Fig. 1. Object extraction process.

Processing can be divided broadly into two stages. In the first stage, a sensing device and the background image (only if it can be captured ahead of time) are used to roughly identify the object area. In this stage, data (a trimap) are generated, and pixels are labeled in one of three categories: foreground, background, or unknown. Then, pixels in the trimap in the region labeled unknown (for which the foreground and background could not be distinguished during the rough identification stage and is assumed to contain the object boundary) are rapidly further classified as foreground and background, and corrections are applied to the boundary. Research continues to be done on this process, which is leading to increases in speed.

Finally, some objects targeted for extraction have an extremely complex boundary, such as with some traditional theater costumes. For these objects, the boundaries must be represented in fine detail to avoid degrading the sense of realism. In such cases, pixels in the unknown region are classified as foreground or background, but they are also assigned a transparency value called an α (alpha) value, which provides a more natural-looking boundary. The research and development (R&D) in this area is contributing to improvements that make it possible to achieve increased detail.

3. Three initiatives for technical development

Efforts are underway to improve the extraction technology. We describe here three improvements we hope to achieve and the initiatives being carried out to achieve them.

3.1 Initiatives for increasing speed

The boundary correction process used in the arbitrary boundary real-time object extraction technology is based on the assumption that the object will be extracted in detail, even when using low-resolution sensor images, and that the boundaries of the object area will be corrected using color data. The boundary correction process is based on a nearest-neighbor method, in which for each pixel labeled unknown in the trimap, the nearest (most similar) neighbor is found based on color data and coordinates, and the label of that pixel is copied to the pixel in question.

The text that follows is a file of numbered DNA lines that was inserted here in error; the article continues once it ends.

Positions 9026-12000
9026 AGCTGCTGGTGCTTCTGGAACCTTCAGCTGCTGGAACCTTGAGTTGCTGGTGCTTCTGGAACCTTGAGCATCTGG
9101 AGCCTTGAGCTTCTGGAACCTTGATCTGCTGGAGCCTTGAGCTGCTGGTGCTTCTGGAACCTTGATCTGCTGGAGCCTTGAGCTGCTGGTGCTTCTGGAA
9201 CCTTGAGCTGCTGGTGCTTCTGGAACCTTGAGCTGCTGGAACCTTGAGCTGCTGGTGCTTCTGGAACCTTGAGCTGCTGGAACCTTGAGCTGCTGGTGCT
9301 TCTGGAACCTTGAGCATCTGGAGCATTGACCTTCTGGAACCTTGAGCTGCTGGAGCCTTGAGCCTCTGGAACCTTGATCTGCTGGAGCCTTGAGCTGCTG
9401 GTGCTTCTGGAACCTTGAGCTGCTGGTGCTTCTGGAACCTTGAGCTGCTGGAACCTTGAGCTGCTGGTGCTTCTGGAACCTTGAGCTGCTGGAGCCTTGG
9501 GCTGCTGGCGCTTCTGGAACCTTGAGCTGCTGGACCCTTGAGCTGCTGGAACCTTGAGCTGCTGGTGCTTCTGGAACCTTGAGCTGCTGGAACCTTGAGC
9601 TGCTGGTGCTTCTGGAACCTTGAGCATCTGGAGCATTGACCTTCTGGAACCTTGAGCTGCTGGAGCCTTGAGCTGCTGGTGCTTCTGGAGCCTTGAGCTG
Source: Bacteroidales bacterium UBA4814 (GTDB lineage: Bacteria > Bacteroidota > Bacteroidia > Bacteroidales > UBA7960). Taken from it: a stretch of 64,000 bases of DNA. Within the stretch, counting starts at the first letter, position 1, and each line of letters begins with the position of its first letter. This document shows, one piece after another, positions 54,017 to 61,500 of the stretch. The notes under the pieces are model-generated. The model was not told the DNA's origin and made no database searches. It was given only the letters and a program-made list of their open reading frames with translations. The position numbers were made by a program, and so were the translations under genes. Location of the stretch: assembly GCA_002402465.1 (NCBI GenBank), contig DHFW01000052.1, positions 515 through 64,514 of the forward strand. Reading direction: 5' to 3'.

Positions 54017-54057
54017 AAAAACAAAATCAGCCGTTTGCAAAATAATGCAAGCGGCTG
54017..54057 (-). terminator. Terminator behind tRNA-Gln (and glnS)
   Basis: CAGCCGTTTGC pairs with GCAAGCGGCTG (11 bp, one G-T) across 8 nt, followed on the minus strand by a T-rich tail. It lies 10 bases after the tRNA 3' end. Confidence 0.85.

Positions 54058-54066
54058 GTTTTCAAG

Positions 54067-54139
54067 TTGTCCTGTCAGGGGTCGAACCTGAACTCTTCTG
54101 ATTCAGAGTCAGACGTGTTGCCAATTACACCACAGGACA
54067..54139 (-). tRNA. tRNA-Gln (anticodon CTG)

However, correcting this boundary is computationally intensive and becomes a bottleneck in producing the output video. Meanwhile, devices for capturing and displaying 4K/60 fps video are becoming more common, and there is increasing demand for Kirari! to support 4K/60 fps to provide an even higher sense of realism. However, processing high-resolution video captured using such equipment requires even more computation to perform boundary correction. As such, we set an objective to achieve real-time object extraction from 4K/60 fps video and are working to increase the speed of the boundary correction process, focusing in particular on reducing the amount of computation while also increasing the accuracy of extraction.

The boundary correction process has already been parallelized, but more technically, we can reduce the amount of computation by eliminating as many unnecessary comparisons as possible. To do so, we considered ways of searching for pixels that are close enough in terms of color data and distance between coordinates, rather than the closest in order to reduce computation while still obtaining a correct boundary.